Sunday, February 25, 2007

What is dry gas?

Who's asking: Claire Bea, Montreal, Quebec

This is something I've wondered about ever since moving to New England; Claire asked yesterday when we stopped to fill up.

"Dry gas" is an ethanol-based fuel additive that is supposed to keep any water or condensation that's collected in your gas tank from freezing. It's not necessary in weather above freezing, or if you're using a gasoline that already contains 10% ethanol.

Claire and I made the 175-mile roundtrip to Sugarloaf last night to see John Hiatt, who's currently touring with a one-man retrospective of his career. It's worth driving 175 miles just to hear John Hiatt sing "Have a Little Faith in Me," but Sugarloaf's seating system was greedy and dumb, and those of us standing at the back (general admission) could barely hear the first few songs, before they got the sound straightened out.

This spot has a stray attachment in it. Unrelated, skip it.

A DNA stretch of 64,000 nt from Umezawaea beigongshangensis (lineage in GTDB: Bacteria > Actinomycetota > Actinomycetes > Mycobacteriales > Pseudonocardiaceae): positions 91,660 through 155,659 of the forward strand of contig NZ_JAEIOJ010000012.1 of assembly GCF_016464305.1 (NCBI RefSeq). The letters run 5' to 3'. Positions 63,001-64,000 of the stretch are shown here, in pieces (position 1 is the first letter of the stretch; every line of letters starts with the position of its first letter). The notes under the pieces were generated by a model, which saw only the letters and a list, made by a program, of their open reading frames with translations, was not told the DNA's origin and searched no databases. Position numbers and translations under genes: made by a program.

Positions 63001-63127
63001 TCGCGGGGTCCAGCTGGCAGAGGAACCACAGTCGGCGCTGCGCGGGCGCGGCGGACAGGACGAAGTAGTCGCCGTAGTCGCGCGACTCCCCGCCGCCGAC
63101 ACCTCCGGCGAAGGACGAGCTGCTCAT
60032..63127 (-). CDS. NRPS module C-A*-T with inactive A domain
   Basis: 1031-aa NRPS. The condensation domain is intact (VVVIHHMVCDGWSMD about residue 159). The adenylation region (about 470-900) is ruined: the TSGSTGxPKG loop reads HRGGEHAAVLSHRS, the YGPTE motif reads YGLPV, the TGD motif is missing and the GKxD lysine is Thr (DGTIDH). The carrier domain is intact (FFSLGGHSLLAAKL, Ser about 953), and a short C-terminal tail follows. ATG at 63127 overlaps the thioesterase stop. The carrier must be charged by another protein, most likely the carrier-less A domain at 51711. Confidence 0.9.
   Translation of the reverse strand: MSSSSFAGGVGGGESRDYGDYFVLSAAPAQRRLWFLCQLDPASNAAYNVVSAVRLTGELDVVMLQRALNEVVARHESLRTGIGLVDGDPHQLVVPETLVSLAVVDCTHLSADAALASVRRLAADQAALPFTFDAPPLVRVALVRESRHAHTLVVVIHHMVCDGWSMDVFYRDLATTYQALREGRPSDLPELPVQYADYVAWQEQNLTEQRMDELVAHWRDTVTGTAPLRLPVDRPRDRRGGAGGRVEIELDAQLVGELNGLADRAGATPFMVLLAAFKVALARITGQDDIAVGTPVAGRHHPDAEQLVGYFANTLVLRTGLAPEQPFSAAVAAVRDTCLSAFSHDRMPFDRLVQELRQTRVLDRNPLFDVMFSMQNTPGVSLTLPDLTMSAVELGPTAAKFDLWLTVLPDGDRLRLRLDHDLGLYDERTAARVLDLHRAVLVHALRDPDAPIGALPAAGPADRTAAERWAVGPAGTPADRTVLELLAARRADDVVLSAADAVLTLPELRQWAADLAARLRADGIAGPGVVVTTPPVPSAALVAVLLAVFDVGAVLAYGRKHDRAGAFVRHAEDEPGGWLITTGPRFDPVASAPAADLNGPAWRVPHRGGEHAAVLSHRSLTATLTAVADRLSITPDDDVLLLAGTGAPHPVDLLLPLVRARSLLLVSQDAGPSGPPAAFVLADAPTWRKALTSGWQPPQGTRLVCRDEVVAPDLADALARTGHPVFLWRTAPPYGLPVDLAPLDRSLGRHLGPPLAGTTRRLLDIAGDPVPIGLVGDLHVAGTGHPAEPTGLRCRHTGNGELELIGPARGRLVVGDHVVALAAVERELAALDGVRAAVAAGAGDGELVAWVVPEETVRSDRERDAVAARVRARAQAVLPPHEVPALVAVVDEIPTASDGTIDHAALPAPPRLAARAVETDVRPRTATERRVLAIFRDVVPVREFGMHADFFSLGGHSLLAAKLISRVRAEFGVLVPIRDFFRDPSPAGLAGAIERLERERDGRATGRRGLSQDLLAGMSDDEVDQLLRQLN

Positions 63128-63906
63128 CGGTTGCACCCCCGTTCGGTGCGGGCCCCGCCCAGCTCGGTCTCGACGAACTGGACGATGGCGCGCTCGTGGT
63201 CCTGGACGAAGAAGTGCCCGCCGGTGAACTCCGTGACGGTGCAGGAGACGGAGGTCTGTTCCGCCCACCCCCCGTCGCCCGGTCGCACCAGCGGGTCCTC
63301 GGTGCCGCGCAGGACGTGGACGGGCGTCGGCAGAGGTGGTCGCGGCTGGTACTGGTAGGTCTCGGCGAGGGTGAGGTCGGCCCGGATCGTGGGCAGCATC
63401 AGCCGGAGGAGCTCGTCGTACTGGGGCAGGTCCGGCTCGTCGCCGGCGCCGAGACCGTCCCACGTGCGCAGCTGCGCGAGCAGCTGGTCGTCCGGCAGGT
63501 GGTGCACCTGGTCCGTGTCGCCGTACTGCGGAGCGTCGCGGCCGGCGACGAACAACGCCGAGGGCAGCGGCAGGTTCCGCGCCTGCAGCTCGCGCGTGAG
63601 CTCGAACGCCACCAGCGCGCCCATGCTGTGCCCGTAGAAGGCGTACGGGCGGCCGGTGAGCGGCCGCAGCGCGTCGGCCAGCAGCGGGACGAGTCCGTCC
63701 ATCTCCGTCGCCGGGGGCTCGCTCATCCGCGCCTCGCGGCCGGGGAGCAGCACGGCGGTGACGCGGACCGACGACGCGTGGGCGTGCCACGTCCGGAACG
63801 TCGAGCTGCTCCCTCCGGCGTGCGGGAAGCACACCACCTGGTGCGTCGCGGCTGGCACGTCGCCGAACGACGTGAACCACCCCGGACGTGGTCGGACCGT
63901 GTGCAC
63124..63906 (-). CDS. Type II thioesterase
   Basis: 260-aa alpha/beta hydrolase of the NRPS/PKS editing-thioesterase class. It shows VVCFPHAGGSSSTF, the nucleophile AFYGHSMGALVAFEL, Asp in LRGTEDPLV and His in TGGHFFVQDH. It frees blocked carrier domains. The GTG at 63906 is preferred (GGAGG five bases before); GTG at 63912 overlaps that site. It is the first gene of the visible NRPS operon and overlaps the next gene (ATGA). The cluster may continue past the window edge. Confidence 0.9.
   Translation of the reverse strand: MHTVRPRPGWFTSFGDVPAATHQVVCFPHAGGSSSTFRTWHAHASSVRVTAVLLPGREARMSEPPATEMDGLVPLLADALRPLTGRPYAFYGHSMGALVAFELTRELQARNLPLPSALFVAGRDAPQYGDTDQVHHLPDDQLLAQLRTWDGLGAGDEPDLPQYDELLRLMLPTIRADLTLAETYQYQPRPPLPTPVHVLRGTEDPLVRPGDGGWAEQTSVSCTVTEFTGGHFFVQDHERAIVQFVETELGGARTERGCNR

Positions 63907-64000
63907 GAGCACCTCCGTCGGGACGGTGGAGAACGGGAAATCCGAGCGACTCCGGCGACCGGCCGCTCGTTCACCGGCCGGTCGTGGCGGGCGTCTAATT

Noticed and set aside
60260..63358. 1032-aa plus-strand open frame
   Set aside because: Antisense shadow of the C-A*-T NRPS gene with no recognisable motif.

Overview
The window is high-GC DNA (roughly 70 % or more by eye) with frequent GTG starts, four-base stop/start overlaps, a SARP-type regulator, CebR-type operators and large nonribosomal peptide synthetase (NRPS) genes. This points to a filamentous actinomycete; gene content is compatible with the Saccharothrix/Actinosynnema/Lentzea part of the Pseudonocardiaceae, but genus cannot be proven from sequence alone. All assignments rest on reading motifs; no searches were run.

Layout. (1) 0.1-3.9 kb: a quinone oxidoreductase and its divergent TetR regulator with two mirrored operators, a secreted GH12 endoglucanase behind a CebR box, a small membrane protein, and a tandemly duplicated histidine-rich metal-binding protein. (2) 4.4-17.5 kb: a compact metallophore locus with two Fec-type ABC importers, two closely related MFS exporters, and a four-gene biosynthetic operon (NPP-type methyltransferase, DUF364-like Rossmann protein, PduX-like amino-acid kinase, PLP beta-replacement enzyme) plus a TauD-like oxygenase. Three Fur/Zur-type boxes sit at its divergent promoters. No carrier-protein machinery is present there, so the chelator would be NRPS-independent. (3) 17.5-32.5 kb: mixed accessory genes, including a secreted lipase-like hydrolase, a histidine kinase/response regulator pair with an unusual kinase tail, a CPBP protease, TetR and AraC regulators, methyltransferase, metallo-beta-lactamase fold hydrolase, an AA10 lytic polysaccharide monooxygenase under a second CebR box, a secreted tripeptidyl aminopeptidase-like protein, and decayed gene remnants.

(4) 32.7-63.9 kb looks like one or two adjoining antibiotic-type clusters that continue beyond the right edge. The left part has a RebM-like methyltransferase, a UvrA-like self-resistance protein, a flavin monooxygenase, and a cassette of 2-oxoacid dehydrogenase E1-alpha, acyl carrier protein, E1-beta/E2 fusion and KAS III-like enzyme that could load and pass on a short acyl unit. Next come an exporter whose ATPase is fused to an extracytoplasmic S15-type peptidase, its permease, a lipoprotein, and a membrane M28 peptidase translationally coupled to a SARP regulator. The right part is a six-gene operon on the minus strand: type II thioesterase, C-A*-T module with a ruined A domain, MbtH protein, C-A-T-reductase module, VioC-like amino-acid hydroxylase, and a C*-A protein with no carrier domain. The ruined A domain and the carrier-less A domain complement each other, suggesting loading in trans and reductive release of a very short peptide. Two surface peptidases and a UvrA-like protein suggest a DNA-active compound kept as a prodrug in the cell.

I'll make this pronouncement: except in cabarets, live music shows should not have seats. If the musician is standing, the audience should be standing, too. If some members of audience need to sit, put them at the back of the house. As it was, a lone man worked his heart out last night to entertain a mostly-inert crowd, and the unwashed masses at the back felt like farm animals, herded behind metal barriers (I wish I were kidding; I'm not). I won't be going to another Sugarloaf show with reserved seating.

Now Claire's on her way back to Montreal, and Dizzy and I are sad our company couldn't stay longer.


Claire said...

I managed to find the answer to one of the many, many questions I asked this weekend. Settlers in colonial America settled north and south instead of west not because they necessarily wanted to be close to the coast, but because the British wanted them close to the coast. Though many pioneers would have been willing, even eager to expand westwards, they were forbidden to do so, because British officials wanted them within easy reach.

AnswerGirl said...

So you see, my mother was right: we really CAN blame the British for everything.